Our newest video tells the story of how Pittsburgh’s former mayor decided to take action on building safer, complete streets, why the city’s new mayor is picking up the baton with a focus on equity, and how city staff are making progress across administrations.
Boise, Denver, Greenville, Minneapolis, Nashville, and Pittsburgh are six of the many cities using a new strategy for economic development. Rather than offering tax breaks to lure companies, these cities are creating walkable, vibrant, inclusive neighborhoods that are attracting residents and employers, supporting existing businesses, and fostering entrepreneurs.
We talk about this new approach in our most recent report, Amazing Place: Six Cities Using the New Recipe for Economic Development. The report takes an in-depth look at the development strategies at work in these six cities, and is designed to show communities everywhere how to create diverse and durable local economies that last beyond the lifecycle of any one employer.
As part of Tuesday’s kickoff for the new report, we hosted an online conversation about creating these amazing places. Participants heard an overview of the guide as well as a detailed discussion about development in Denver, Greenville, and Pittsburgh. A recorded version of the webinar is now available.
A new trend in local economic development is emerging. Talented workers—and the companies who want to employ them—are increasingly moving to walkable neighborhoods served by transit, with a vibrant mix of restaurants, cafes, shops, cultural attractions, and affordable housing options.
For decades, if a community wanted to increase jobs, the go-to approach was to offer companies tax breaks and subsidies to relocate there.
This approach has lots of downsides. But perhaps the biggest problem for economic development officials now is that too often, this strategy simply doesn’t work.
Companies today are less interested in tax breaks and more interested in vibrant neighborhoods with affordable housing options, restaurants, nightlife, and other amenities in walking distance, and a range of transportation options for their employees.
If tax breaks were the old way to do economic development, creating great places is the new way.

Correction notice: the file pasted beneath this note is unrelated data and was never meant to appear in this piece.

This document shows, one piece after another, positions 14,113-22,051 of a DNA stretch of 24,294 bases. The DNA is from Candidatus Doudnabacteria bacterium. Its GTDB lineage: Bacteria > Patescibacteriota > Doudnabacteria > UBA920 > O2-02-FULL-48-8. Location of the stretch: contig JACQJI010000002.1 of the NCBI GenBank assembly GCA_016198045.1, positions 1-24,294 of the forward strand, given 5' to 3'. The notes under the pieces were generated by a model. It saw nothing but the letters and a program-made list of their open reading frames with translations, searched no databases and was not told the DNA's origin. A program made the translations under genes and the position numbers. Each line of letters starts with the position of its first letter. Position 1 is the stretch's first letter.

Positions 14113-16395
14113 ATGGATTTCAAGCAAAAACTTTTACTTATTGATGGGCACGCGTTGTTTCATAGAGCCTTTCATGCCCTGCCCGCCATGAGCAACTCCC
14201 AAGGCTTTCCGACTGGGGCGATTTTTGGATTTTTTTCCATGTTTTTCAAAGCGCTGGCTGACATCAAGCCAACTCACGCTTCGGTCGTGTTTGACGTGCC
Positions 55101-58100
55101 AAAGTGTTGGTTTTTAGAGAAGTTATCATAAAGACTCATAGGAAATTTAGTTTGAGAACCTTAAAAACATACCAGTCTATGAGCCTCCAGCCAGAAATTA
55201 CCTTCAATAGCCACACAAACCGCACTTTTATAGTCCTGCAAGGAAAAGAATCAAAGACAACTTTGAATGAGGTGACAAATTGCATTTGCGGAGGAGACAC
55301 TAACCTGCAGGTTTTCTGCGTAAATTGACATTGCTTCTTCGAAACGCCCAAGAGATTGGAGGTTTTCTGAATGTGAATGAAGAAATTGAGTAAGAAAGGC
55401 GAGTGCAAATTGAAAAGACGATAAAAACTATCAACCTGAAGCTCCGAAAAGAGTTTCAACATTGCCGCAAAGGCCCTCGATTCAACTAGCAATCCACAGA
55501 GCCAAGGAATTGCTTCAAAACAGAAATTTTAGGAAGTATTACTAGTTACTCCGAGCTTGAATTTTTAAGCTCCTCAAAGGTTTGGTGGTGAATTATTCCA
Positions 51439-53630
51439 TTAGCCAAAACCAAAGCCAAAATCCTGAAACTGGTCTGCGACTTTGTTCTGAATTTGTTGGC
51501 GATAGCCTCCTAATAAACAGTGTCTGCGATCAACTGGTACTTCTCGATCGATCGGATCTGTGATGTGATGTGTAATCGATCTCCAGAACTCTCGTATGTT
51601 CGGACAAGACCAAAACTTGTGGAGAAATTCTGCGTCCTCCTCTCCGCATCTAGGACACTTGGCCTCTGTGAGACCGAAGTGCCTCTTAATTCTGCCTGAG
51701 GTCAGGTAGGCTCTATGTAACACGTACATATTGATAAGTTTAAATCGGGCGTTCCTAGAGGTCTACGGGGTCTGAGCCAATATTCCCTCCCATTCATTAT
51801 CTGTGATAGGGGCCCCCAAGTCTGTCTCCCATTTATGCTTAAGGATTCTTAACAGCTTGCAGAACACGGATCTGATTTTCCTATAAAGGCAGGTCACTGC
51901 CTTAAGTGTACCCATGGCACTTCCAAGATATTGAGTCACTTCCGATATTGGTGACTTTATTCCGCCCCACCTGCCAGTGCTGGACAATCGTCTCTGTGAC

On Tuesday, June 28, we’ll release Amazing Place, which details how six cities are using a place-based approach to economic development.
Last year the city of Pittsburgh, PA received a $15 million U.S Department of Transportation TIGER IV Grant for the construction of a multi-modal transit center in the city’s East Liberty neighborhood. The transit center will serve as the hub for nearly 1,000 bus arrivals and departures per day.
The board of the Urban Redevelopment Authority (URA) recently adopted a Transit Revitalization District Implementation Plan which calls for future real estate tax revenue to secure bonds to finance infrastructure improvements in East Liberty, furthering the city’s transit oriented development goals.
Improvements for the transit center include a two-level station linking bus rapid transit service with street level bus service as well as realignment and reopening of streets, sidewalks, landscaping, a replacement road bridge, adaptive traffic signals, and a bike and pedestrian access bridge.
Pittsburgh, PA skyline. Photo taken by Flickr user wallyg.
In the 20th century, as the result of its booming steel industry, Pittsburgh was thriving as one of the largest cities in the country. But, during the 1970s and 80s, Pittsburgh lost a lot of the success that it once held, due to the collapse of that same industry. The population was cut in half and there was a long period of economic stagnation.
Today, though, Pittsburgh’s economy is on the mend. If there was a golden lining to that period of economic stagnation, it was that the city avoided excess sprawl and financially insolvent development patterns.
Community officials want to use to their advantage as they prime for a new era of prosperity in Pittsburgh. City leaders and residents are gradually reshaping the way Pittsburgh thinks about planning and design, with the goal of transforming the city into a model of sustainable development.